There are a few references to the original (I'd hate to call them 'in-jokes' as that term would be kind of inappropriate for a film of this nature) that fans will have fun picking up on. But mostly the characters and situations featured in DOTD 2004 are completely new. The most interesting of which is the gun store owner across the street from the mall who communicates with Ving Rhames with his whiteboard and marker pen.

Writer James Gunn (Scooby Doo, Scooby Doo 2: Monsters Unleashed) unleashes an entirely new monster this time. Many people have strongly complained at the 'fast zombie' type seen in this movie and (the absolutely awful) 28 Days Later. But they are far, far, FAR more terrifying than the slow, sluggish, rigger-mortis stricken corpses in the original. They'd be on you, ripping you're throat out before you can say 'crikey!' Yes, the 'turning times' vary wildly in the movie, but it all depends on the bite and how bad it is.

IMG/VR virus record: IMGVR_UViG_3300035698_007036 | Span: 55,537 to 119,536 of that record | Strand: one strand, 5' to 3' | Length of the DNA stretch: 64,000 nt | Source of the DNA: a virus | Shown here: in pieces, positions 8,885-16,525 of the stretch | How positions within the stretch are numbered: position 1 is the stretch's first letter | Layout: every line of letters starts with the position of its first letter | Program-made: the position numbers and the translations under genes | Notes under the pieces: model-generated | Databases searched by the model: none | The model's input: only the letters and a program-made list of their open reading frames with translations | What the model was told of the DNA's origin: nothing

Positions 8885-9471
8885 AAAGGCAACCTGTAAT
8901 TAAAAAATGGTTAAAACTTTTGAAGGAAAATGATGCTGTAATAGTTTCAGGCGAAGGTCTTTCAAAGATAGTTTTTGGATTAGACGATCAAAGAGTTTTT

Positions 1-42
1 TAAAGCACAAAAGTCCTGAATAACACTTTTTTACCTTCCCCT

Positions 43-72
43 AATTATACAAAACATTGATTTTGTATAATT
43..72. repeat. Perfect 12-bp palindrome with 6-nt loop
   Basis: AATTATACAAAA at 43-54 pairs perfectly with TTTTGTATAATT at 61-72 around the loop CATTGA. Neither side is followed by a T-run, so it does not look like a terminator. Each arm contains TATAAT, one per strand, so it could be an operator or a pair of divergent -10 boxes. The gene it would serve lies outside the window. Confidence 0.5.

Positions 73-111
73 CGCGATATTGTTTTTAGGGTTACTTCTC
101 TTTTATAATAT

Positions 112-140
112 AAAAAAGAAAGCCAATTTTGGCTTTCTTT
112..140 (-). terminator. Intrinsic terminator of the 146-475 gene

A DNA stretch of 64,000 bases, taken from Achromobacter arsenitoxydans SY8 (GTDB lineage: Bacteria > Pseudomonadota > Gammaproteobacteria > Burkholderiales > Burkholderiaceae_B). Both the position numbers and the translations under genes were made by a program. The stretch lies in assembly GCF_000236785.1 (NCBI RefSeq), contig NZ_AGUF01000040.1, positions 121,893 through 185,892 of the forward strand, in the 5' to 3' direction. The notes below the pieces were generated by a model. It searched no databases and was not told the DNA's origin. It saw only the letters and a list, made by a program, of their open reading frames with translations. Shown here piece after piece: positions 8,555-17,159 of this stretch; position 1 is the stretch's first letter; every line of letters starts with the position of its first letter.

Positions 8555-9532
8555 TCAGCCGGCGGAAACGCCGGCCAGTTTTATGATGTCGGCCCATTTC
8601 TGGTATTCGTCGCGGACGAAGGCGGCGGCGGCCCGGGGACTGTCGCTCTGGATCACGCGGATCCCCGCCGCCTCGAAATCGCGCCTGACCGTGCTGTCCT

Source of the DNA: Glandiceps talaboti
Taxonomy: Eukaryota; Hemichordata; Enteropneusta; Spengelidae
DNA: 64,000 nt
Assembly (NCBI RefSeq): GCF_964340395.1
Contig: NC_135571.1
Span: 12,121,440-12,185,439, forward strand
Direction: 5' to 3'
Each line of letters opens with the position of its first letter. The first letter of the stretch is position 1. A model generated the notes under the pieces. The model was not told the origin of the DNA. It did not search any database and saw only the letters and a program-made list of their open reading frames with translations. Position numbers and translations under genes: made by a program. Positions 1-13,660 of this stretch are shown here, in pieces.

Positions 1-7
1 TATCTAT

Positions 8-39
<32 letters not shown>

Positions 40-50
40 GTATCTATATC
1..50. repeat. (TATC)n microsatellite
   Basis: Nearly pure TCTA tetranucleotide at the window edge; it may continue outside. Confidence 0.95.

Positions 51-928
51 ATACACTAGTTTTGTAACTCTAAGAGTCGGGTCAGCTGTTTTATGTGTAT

I had never heard of Zack Snyder before seeing this movie, but for a debut feature he sure has impressed me. Every scene in this film is shot and lit from an identifiable point of view. This could be YOUR shopping mall in YOUR town. Not some fantasy happening far away. It's these kind of qualities that make DOTD 2004 stay with you longer than Darkness Falls or Scream 86. I'm glad that Hollywood can still make horror films as bloody and relentless as this, though there were several cuts made to the theatrical version.

This new Directors Cut DVD runs 110 minutes and features more gore, bridging scenes, more character development, more violence and the odd restored shot here and there. It really is the definitive cut of the film to have and I urge you to buy this version.

Filmed in Super-35 the DVD presents the film in 2.35:1 anamorphic widescreen with Dolby/DTS 5.1 sound. A truckload of extras include Commentary by director Zack Snyder and Producer Eric Newman, The Lost Tape: Andy's Terrifying Last Days Revealed, Special Bulletin: We Interrupt This Program!-complete news coverage of the attacks, deleted scenes, Raising the Dead and Attack of the Living Dead featurettes and Splitting Headaches: Anatomy of Exploding Heads.